Next, Republicans refused to do away with $85 billion in automatic spending cuts slated for March 1 if it meant tax increases. They argued the president got his tax hikes in the fiscal cliff deal. With sequestration in place, Republicans then passed a short-term budget bill that retains much of the sequester cuts but offers flexibility, mostly to military programs.
"I think the majority of us are real happy that that's the strategy," said Rep. Tim Walberg, R-Tipton, who returned to Congress in 2010 with the GOP wave. "If John Boehner keeps leading like that, I think he has full support."
Amash, a Ron Paul-inspired sophomore who bucked leadership enough to get booted from the Ryan-led budget committee, said he is pleased the party seems to be heeding his call for a 10-year balanced budget.
Though the House's direction has improved, Amash said he is still troubled by leadership not allowing amendments on certain bills. He has broken ranks to vote against rules that bring such legislation to the House floor.
"We're beginning to see that sometimes the only leverage we'll have is to oppose a rule when the end result will be bad legislation," Amash said.
Rep. Kerry Bentivolio, R-Milford, won the endorsement of Amash and a money boost from a libertarian super political action committee in his election for the seat vacated last year by Rep. Thad McCotter. But now in Congress, Bentivolio isn't aspiring to become another libertarian lightning rod, but instead talks of teamwork.
"We don't make a touchdown every play," Bentivolio said, in explaining why he sometimes disagrees with Amash and will approve legislation that doesn't have 100 percent of what he wants. "Sometimes we can only move the ball a few yards."
Obama and the Democrats have criticized Republicans for letting the sequester cuts go through, which they argue will cost jobs and hurt the most vulnerable populations. House Democrats unanimously opposed Ryan's budget as another move to benefit the wealthy and argued his plan to give future Medicare seniors a set amount with the option of buying private insurance was rejected by voters during the presidential election.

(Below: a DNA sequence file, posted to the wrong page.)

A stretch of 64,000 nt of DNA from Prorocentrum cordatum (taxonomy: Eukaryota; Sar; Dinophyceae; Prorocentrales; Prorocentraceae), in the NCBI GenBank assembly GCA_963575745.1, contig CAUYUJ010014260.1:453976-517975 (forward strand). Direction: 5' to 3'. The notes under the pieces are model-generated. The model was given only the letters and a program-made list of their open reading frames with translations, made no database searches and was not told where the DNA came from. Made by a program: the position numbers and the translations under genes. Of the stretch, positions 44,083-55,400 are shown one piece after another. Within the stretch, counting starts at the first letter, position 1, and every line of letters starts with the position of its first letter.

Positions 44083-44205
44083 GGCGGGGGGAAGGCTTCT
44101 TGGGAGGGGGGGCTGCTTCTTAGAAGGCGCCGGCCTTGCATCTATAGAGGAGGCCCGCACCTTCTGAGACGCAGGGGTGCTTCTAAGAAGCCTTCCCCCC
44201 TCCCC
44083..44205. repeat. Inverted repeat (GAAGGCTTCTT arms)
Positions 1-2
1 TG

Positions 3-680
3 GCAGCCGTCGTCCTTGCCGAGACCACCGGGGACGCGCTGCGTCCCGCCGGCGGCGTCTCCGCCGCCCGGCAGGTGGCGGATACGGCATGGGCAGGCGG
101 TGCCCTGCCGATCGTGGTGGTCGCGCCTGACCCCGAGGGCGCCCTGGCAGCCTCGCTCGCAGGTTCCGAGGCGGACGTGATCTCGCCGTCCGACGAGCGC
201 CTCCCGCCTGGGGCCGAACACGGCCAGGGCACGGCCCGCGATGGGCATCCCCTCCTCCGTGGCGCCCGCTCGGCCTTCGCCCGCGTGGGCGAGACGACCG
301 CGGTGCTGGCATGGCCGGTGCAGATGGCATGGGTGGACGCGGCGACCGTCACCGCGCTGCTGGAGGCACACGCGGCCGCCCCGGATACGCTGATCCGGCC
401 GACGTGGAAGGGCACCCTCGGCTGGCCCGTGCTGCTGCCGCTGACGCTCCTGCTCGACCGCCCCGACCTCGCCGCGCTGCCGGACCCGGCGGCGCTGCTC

"This plan is an out-of-focus vision that would end Medicare as we know it, gut the investments we've made in job creation and providing affordable health care to our people, and would allow Wall Street to again run free with the investments of our working families and retirees," said Rep. John Dingell, D-Dearborn.
Rep. Sandy Levin, D-Royal Oak, says the Republican House has become "radicalized" with the new crop of members and their extreme positions have made it difficult to reach compromise.
But conservatives see events in recent weeks as signs of strength -- holding firm on budget cuts, adopting a 10-year balanced budget plan and prodding the Senate to propose its own budget.
"When we as Republicans unify around conservative, solid Republican principles and stand firm, we have proven we can move the debate in the right direction and that to me is the big takeaway from the first three months of this Congress," said Rep. Jim Jordan, R-Ohio.
His remarks came at a gathering March 20 of some of the House's most conservative voices.
"What the Republicans agreed to in the Williamsburg accord, this (budget) is the next step of that," said Rep. Tim Huelskamp, R-Kansas, who, like Amash, was stripped of committee assignments and voted against Boehner as speaker. "This is No. 3. The real tough part of that Republican agreement is that fourth part: To take the ideas, principles and vision of this budget and put it in our debt ceiling debate with President (Obama). This is going to be where the rubber meets the road."